When contemplating the current financial crisis, it’s worth taking a detour to Indonesia, where I spent a good bit of time as former president Suharto’s adviser during the Asian financial crisis of 1997-98. Even though the brunt of the current storm has spared Indonesia, there is great anxiousness about the future. Indonesians are worried about the rupiah and what they perceive as “high” domestic interest rates. The ghosts of the Asian financial crisis of 1997-98 are still lurking.
If history is a guide, there is reason for rupiah concern. Against the US dollar, the rupiah has lost about 25% of its value since late 2008. And if that wasn’t enough to be concerned about, consider a longer time horizon.
When the Dutch recognised an independent Indonesia in 1949, one rupiah was equal to a Dutch guilder, whose value was 3.8 per US dollar. In December 1965, the rupiah was redenominated at a rate of 1,000 old rupiah to one new rupiah (today’s unit). In terms of the original rupiah, there has been a depreciation in the exchange rate since independence from 3.8 per dollar to approximately 12 million per dollar today. Over the past 50 years, the rupiah has been one of the worst performing currencies in Asia.
What does all this have to do with “high” Indonesian interest rates? In short, people don’t have confidence in the rupiah relative to other currencies — like the US dollar or the Hong Kong dollar, which is linked at a fixed rate of 7.8 to a greenback. Accordingly, those who invest in rupiah-denominated assets demand a premium. The interest-rate gap on Indonesian versus US and Hong Kong government bonds is wide; indeed, for one-year paper it’s over 9%.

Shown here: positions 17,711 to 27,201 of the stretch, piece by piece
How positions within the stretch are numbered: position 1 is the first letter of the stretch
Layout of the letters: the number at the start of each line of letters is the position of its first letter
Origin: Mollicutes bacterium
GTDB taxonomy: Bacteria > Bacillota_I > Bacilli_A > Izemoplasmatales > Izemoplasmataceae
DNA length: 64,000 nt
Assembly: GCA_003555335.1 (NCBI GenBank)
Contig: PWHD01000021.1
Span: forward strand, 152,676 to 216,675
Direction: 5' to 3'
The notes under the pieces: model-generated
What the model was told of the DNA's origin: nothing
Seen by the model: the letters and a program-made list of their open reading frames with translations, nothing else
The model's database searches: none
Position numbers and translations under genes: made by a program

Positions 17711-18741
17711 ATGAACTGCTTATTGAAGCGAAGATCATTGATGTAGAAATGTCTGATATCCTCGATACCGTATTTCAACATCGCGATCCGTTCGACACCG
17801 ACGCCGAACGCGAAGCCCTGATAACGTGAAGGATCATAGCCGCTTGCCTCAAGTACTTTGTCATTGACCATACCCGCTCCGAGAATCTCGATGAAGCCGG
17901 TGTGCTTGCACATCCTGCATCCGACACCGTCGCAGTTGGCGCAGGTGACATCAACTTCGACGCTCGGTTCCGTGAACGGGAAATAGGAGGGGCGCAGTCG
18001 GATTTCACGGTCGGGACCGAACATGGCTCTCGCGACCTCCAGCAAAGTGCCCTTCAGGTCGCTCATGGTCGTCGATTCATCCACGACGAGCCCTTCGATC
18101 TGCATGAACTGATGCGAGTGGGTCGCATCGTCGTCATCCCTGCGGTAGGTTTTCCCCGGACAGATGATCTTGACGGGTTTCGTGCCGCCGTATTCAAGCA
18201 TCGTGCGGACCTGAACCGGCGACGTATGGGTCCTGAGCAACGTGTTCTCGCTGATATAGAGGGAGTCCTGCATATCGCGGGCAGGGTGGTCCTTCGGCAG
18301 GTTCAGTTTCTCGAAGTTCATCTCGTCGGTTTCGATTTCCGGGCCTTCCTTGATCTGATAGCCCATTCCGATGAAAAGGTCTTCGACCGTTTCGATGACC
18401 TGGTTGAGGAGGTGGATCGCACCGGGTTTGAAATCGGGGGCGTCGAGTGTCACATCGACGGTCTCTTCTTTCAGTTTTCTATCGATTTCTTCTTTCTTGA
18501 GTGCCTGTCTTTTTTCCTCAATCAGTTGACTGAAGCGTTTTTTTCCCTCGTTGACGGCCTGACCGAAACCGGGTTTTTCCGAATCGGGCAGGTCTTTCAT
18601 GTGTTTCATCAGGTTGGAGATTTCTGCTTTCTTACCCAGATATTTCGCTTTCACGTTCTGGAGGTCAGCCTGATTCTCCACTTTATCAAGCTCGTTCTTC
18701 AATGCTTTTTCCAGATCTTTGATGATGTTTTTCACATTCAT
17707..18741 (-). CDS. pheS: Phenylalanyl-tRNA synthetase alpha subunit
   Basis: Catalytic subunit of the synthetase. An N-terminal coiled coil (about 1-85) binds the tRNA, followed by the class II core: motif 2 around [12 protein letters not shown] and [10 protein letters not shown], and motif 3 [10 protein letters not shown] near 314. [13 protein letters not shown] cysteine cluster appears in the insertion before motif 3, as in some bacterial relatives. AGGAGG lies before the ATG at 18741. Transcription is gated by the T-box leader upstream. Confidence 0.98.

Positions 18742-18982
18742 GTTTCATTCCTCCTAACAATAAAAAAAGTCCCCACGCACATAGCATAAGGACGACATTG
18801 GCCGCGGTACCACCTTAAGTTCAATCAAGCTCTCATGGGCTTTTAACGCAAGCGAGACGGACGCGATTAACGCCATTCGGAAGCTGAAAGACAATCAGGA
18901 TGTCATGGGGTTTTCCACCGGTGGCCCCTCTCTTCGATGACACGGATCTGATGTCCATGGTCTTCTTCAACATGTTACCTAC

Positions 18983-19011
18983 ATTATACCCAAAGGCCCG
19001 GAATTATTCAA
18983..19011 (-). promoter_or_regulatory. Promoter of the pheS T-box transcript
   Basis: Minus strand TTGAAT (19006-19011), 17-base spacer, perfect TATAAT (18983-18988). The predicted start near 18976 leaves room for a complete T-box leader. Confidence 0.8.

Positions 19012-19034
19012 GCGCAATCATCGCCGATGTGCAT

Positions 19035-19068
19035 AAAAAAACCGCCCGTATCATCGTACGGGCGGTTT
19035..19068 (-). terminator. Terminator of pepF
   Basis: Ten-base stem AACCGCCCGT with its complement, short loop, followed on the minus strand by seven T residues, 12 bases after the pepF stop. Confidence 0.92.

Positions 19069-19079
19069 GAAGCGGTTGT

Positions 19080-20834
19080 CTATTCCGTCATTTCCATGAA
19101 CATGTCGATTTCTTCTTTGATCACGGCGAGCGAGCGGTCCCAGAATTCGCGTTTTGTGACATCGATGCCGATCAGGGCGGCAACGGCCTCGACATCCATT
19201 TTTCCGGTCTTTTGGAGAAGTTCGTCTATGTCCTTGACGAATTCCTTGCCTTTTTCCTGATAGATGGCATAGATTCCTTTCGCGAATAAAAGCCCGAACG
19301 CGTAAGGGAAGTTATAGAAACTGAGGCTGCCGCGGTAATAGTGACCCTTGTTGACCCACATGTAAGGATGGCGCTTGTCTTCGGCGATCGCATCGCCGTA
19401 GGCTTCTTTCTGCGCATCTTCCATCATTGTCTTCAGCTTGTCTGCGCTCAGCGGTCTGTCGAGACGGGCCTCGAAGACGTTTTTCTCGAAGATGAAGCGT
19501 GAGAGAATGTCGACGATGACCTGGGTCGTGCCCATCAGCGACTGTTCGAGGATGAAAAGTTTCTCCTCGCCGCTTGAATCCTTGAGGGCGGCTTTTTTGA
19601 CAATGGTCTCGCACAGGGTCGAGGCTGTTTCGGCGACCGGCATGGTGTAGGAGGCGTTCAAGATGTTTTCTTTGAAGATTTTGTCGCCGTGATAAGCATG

The easiest way for Indonesia to lower rupiah interest rates and to close the interest rate gap would be to do what Hong Kong did in 1983, when it introduced a currency board system and established a fixed exchange rate between the Hong Kong dollar and the greenback. If Indonesia made such a credible commitment to a stable rupiah, trust and confidence in the currency would be enhanced and Indonesian interest rates would fall — eventually converging to those of the anchor currency. A currency board is the path to both a stable rupiah and “low” Indonesian interest rates.
Before we leave Indonesia and return to the eye of the storm, it is worth pondering the fact that two key members of the Clinton administration who so splendidly misdiagnosed Indonesia’s economic problems during the Asian financial crisis are now key members of the Obama administration. Indeed, Lawrence Summers, the director of the National Economic Council, and Treasury secretary Timothy Geithner are still going strong. This time around they are once again preaching fear.
We are told to either accept a strong dose of government intervention or the sky will fall. The longer Messrs Summers and Geithner can be held at bay, the more likely a US recovery, led by market forces, will surprise the chattering classes and defy Washington.
Author Steve H. Hanke